For example, Dad was something of a workaholic when I was growing up. (He still is, actually. Which is a neat trick when you're supposed have retired already.) Most of the time this manifested itself in not being around too much during the week (at least when we children were awake), and being on something of short fuse for much of the rest of the time. (Hmm...). And when it came time for the holidays, you could bet that the first 3 days or so would be wasted due to the fact that he would come down with some illness that pounced on his lowered immune system the moment he slowed down his normal frenetic pace and the adrenalin disappeared from his body.

Ah.

I don't think I'm stretching the point too much when I think of my beloved languishing upstairs still suffering the after-effects of his stomach upset on Saturday if I say this pattern of behaviour bears certain... similarities... to those displayed by my father. (And no. This is not a one-off).

So I'm wondering. Is it that I've essentially chosen a man who has many of the same qualities I admire in my father (in this instance; being a hard worker, incredibly focused, and with an eye on the long term goal rather than a short-term easy life) and which of course have similardown-sides (finding it hard to slow down, getting ill when he does)? And do we all do the same thing of looking for traits we respect in our parents when we choose a partner?

Or does this sick-holiday syndrome happen to everyone and I'm just reading too much into it?



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Notes to self on booking next holiday...

>> Monday, 26 July 2010

We're in the south of france having a lovely time. The children are becoming water-nymphs, the accommodation is practically perfect, the wine is chilling in the fridge, and the sun is shining. But I imagine that the fact I'm having a good holiday is not something you want to hear about if you're stuck at home, so I've worked VERY hard to come up with a list of things that might help you feel better about that..

Notes to self when planning next holiday:

The night before leaving on holiday, do not allow your husband to eat Indonesian food left over from the day before.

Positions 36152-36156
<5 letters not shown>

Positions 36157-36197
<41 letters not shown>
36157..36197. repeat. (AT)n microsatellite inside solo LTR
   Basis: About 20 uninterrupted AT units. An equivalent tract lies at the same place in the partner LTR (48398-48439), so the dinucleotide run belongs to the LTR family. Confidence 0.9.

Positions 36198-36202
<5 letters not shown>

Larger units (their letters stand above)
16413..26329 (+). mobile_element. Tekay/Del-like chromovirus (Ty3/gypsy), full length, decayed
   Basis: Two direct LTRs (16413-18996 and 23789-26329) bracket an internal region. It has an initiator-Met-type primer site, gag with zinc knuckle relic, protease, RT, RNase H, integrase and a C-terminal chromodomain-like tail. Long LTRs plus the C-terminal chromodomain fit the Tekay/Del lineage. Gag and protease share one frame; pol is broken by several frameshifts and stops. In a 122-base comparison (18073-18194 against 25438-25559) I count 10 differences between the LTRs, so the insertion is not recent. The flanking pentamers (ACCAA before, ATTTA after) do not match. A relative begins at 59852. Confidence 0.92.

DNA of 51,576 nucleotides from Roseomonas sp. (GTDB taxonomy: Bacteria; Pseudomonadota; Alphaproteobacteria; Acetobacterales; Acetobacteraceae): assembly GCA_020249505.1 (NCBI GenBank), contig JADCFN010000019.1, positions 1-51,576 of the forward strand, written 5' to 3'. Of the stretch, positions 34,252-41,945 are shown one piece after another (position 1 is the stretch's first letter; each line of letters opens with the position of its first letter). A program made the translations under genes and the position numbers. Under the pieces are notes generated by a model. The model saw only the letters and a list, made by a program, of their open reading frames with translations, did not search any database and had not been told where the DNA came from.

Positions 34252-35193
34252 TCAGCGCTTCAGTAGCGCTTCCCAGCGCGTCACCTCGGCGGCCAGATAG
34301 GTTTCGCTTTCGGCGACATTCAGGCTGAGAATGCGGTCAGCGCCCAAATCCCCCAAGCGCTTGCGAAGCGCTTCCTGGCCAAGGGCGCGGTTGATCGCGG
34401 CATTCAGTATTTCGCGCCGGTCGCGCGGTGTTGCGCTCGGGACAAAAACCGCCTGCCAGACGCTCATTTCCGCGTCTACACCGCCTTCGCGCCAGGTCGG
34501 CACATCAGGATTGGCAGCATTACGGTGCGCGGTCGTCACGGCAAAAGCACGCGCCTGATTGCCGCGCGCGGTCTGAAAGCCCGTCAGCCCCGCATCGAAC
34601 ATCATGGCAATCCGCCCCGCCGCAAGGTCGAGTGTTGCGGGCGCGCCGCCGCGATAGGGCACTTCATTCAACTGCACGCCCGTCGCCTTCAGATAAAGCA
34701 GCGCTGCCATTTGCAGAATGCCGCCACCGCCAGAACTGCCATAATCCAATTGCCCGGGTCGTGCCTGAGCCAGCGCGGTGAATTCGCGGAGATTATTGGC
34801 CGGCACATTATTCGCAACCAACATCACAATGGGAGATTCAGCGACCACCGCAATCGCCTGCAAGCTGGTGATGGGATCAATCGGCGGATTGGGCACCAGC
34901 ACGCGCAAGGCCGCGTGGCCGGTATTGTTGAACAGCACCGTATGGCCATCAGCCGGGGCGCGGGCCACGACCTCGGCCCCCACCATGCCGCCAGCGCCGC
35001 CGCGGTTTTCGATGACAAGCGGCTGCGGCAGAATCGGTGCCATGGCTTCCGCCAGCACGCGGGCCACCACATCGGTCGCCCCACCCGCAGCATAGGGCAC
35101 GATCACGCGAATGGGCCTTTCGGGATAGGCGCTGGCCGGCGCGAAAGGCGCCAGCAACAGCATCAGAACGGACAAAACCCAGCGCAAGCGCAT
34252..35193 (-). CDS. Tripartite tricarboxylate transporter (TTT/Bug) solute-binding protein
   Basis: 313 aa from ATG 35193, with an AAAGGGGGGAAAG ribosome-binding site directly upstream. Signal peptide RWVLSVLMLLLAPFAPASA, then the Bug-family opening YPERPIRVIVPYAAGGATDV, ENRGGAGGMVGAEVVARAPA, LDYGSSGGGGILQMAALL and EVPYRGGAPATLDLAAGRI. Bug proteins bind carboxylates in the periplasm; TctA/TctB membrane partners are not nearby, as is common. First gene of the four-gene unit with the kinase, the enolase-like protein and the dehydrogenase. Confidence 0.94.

Most especially, do not encourage him to have seconds.

But if this happens, make sure you are sleeping in a well-ventilated room and that you have packed diocalm in an easily accessible part of your luggage.

Do not blithely assume that the threat by EasyJet's board to make it change it's name if they don't improve their record of time keeping will have made any difference to their actual practices.

Do not bother to make arrangements to meet the family you are holidaying with at the airport you're flying to. See note above as to why.

Do not relax back into your seat once the airplane finally takes off, safe in the knowledge that nothing now will stop you arriving at your destination in 1 hour 40 minutes. You might, of course, but that's unlikely when your plane has to make an unscheduled landing at Paris due to another passenger being taken ill.

Do, however, rejoice that said passenger is not your husband who has been looking decidedly pasty since he got up due to excessive consumption of possibly dodgy Indonesian food the night before. (To the extent that when the paramedics arrive to check out the other passenger, they ask your husband if he would like to be seen as well, just to make sure...)

Do not assume once you've landed that all your problems are over. Not when you still have to pick up your hire car on the first day of the UK summer holidays in a hot-spot for 'discerning' travellers, anyway.

Make sure that if you are the designated driver (man, this is getting to be something of a habit - more of why another time), your husband reads the directions you've printed out correctly and doesn't miss out a crucial line instructing you to turn left rather than continuing straight on.

Keep a tight rein on your temper when still sickly husband's mistake is discovered.

And finally, think twice about the wisdom of buying your first bikini in 15 years when you have a) been somewhere without access to a gym for the last 6 months, b) have kept on what another blogger once charmingly referred to as your 'winter coat' due to lack of access to said gym, and c) are holidaying with one of your closest friends to whom 9 1/2 stone is a weight she only ever reached whilst pregnant and who is still on nodding terms with her hip bones. And who has brought a different bikini with her for every day of the week.


Will that do? Probably not...

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On the hamster's wheel

>> Friday, 23 July 2010

It's the day before we go on our summer holiday. All is chaos at my parent's in law where we're currently staying before we leave for France. After spending 3 weeks with my parents and Husband's mother I'm becoming something of a basket case. I love them both dearly (although my parents more, obviously - it's the law, apparently), but I haven't spent this much time with them since I left home 25 years ago.